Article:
η,

d and

. If the value of breaking stress (ultimate tensile strength) of the nanotube is σ*, then this threshold length, after small-parameter expansion of Equation (5), is:

(6)

Tubes shorter than L_{lim} will not experience scission anymore.

One limitation of the above model is that the instant shear force is linearly dependent on viscosity. However, as viscosity increases, ultrasound absorption in the medium also increases and there is a much lower probability of cavitation at higher viscosities. Equations (5) and (6) are therefore only applicable to sonication with low viscosity solvents where cavitation is permitted. Nevertheless, this analysis gives a qualitative picture of the role played by the imploding bubble parameters

and

in tube breakage. We can further re-arrange Equation (6) to the form of

, by replacing

L_{lim} with

L, the starting length of a filament. We see that the left hand side contains purely the filament parameters, the aspect ratio (

L/d), and the strength of the fiber σ*; while the right hand side is equal to the stress induced during cavitation,

σ_{son}. Therefore, we have obtained an important filament fracture resistance parameter

. If a filament has

>

σ_{son}, it will not fracture during sonication; on the other hand, when

<

σ_{son}, fracture occurs, and

L will decrease until

L =

L_{lim} as discussed above. Filaments with higher strength and lower aspect ratio are more resistant to fracture during sonication, as one would expect.

#### 2.4. Effects of Shear-Mixing and Sonication

Combining the above analysis, an energy density diagram is presented in

Figure 4, which compares the theoretical values of energy density input, filament fracture resistance, and binding energy of the CNT aggregates. The lower and upper binding energy limits for MWNTs are calculated based on a tube diameter

d = 80 nm, for nanotube junctions spaced by distances of four-diameter, and one-diameter apart, respectively. For SWNTs, the ranges of binding energies shown are determined from the energy balances between the bending strain and the van der Waals attraction. The filament fracture resistance parameter is defined as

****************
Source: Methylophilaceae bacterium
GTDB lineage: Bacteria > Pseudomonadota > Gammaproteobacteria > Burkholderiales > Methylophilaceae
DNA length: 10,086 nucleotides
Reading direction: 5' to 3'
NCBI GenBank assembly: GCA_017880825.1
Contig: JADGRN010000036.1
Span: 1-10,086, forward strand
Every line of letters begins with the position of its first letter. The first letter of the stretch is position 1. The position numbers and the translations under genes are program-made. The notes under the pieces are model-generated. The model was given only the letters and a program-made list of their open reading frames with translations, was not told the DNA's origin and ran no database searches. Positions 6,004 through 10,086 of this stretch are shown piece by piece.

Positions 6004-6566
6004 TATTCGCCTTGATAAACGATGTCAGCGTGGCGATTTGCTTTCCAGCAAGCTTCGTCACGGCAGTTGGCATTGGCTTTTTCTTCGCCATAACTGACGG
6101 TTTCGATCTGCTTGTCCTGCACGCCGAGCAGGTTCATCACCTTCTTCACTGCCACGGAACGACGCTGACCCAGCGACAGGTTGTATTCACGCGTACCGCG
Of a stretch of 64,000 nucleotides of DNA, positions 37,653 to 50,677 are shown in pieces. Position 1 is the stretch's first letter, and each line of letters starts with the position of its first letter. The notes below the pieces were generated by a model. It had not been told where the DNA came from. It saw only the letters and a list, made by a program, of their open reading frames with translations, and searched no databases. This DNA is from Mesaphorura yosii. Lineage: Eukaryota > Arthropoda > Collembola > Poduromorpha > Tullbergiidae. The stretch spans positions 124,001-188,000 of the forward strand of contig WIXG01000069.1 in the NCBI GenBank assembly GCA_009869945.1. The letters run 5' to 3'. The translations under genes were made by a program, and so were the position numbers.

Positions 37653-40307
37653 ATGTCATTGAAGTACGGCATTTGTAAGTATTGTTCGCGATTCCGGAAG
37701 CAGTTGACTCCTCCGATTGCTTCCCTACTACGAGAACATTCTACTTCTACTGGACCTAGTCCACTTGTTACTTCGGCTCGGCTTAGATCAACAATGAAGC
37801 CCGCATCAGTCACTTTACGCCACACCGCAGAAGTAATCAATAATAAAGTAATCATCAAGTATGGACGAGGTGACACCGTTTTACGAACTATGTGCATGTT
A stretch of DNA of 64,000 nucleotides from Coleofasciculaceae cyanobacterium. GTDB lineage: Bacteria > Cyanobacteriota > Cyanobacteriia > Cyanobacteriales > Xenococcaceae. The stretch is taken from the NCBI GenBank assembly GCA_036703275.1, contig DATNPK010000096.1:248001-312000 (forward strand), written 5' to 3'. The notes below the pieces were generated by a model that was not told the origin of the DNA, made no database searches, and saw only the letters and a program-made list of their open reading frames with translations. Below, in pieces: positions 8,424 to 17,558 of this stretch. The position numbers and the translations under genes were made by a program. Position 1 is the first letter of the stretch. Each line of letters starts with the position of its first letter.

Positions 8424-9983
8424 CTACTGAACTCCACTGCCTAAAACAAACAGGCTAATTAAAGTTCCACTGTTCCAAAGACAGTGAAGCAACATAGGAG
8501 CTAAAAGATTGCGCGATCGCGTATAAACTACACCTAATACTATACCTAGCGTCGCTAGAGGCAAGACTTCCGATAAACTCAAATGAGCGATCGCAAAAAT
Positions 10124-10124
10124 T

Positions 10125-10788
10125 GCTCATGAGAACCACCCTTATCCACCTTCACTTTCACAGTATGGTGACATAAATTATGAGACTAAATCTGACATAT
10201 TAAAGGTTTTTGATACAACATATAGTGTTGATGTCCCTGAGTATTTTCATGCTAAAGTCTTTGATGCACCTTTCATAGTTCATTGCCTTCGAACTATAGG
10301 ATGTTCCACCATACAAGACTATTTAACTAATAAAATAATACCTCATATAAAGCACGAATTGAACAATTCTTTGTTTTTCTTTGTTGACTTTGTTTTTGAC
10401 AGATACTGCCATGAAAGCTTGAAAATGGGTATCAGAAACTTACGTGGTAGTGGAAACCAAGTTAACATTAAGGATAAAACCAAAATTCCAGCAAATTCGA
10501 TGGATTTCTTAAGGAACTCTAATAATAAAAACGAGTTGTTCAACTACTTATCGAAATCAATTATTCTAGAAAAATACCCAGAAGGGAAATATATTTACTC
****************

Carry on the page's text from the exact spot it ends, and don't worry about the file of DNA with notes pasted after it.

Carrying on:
introduced previously (which has a dimension of energy density). The span of values in

is resulted from the different ranges of strengths reported for CNTs, such that σ∗

_{MWNT} ~ 3–100 GPa, and σ∗

_{MWNT} ~ 10–100 GPa [

29,

30,

31,

32,

33]. To understand the diagram, we first focus on the mixing conditions. High speed shear mixing in a high viscosity polymer melt can deliver an energy density reaching 10

^{4} Pa (as derived in the previous section). However, this energy level is still orders of magnitude lower than an ultrasonic cavitation event. For an aspect ratio of 10, the fracture resistance of SWNTs is of a slightly higher value than the binding energy of their aggregates. Ultrasonication just delivers a sufficient stress level to separate the SWNT aggregates without causing much fracture to individual nanotubes. For MWNTs, one finds that high viscosity shear mixing is able to separate the aggregates apart. Shear mixing is a better dispersion method because it can effectively separate the MWNTs without causing damage to the filament. For an aspect ratio of 1,000, which is relevant to the as-produced CNT sources, one notices that the fracture resistance of both SWNTs and MWNTs are lower than the stress input level delivered by sonication. On the other hand, shear mixing is not able to achieve a stress level matching the binding energy density. A dilemma therefore arises here, such that for complete separation of long CNTs, the tubes will also be broken during the process.

**Figure 4.**
An energy diagram showing the theoretical capabilities and limitations of shear-mixing and ultrasonication for carbon nanotube (CNT) dispersion, using filament aspect ratios L = d of 10 and 1,000 as examples.

**Figure 4.**
An energy diagram showing the theoretical capabilities and limitations of shear-mixing and ultrasonication for carbon nanotube (CNT) dispersion, using filament aspect ratios L = d of 10 and 1,000 as examples.

Based on the above, one can predict the morphology of the CNTs immediately after mixing. It is important to emphasize that the findings stated above only hold when there exists a steady state condition during mixing/sonication. For mechanical shear mixing, it is useful to determine the time t*, required to achieve such a steady state condition. A rheological prototype has been developed to determine t* [

15], where the evolution of the solution microstructure for t < t* was also studied. The viscous medium also provides a mean to temporarily stabilize the as-produced dispersion state for subsequent composite fabrication. On the other hand, since ultrasonication both disperses and cuts the CNTs [

28], finding a good ‘recipe’ for sonication dispersion is system dependent and requires significant trial and error experimentation. Since ultrasonication is performed in a low viscosity solvent/solution, additional means are required to stabilize the as-dispersed state. Various stabilization methods of CNTs in a solution are discussed in

Section 3 below.